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The rare condition can lead to life-threatening anemia in the fetus and currently lacks FDA-approved treatments.
According to an announcement made by the Janssen Pharmaceutical Companies of Johnson & Johnson today, phase 2 data from the open-label UNITY clinical trial of nipocalimab for the treatment of pregnant adults with high risk for severe hemolytic disease of the fetus and newborn (HDFN) offered positive topline results.1
The rare condition can lead to fatal anemia in the fetus, and no therapeutics have been approved for treatment at this time. A Fast Track designation was granted by the US Food and Drug Administration (FDA) in July 2019, followed by an orphan drug status in June 2020.
"These early results represent an important step towards delivering a potential medication for expectant mothers at high risk of severe HDFN, and we are encouraged by what this treatment could mean for families affected by this potentially devastating disease," Katie Abouzahr, MD, Vice President, Autoantibody Portfolio Development Leader, Janssen Research & Development, LLC, said in a statement accompanying the news.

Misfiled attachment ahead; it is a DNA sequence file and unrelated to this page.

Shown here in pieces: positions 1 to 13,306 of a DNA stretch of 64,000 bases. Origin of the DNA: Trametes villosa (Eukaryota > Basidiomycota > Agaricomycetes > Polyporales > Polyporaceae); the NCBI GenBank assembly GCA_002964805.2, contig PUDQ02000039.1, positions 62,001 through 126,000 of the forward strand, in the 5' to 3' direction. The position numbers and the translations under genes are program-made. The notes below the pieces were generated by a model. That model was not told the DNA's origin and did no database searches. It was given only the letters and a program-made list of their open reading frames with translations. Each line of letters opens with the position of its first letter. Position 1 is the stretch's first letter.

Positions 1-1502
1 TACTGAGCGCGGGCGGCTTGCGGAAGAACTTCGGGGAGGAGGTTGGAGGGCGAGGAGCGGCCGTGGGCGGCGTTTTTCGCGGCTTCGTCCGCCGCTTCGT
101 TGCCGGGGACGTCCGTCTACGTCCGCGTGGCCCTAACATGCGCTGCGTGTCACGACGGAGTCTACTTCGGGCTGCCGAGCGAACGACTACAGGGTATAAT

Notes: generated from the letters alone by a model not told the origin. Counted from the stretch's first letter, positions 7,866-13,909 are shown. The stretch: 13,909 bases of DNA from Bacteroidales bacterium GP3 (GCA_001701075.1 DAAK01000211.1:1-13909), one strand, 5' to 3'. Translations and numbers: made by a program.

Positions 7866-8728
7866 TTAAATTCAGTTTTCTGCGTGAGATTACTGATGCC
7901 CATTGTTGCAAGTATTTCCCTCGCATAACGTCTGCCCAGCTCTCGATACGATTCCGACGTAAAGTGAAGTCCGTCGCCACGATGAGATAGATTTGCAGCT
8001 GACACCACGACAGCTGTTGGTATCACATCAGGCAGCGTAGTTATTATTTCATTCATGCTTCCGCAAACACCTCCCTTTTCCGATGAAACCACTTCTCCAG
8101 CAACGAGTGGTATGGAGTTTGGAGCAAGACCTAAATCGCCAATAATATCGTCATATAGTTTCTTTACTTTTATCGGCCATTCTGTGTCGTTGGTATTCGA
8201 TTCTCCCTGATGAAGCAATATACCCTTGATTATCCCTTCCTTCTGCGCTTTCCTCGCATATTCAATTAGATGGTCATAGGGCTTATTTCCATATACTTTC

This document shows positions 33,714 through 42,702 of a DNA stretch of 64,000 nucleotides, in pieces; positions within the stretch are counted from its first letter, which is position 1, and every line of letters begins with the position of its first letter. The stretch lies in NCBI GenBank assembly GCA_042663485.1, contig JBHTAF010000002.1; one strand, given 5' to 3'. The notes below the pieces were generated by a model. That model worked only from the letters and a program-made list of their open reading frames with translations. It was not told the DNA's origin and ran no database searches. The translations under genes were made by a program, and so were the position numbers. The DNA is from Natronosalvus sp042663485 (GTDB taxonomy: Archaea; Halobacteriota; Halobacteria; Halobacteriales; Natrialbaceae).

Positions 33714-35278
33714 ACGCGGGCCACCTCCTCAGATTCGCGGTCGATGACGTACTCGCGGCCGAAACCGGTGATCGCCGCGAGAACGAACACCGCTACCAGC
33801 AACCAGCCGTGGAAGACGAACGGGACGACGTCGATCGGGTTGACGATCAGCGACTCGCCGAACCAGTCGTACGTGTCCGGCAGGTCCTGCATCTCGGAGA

Results demonstrated that a majority of pregnant patients treated with nipocalimab achieved a live birth at the gestational age of 32 weeks, or after, without requiring intrauterine transfusion (IUT) at any time during pregnancy, therefore meeting the primary endpoint of the trial. Based on the safety profile observed during the approximate 20-week treatment period, further development of the monoclonal antibody is supported.
"We look forward to sharing the full phase 2 results of the UNITY trial at an upcoming scientific medical meeting while we continue to plan for a pivotal phase 3 trial," Abouzahr continued.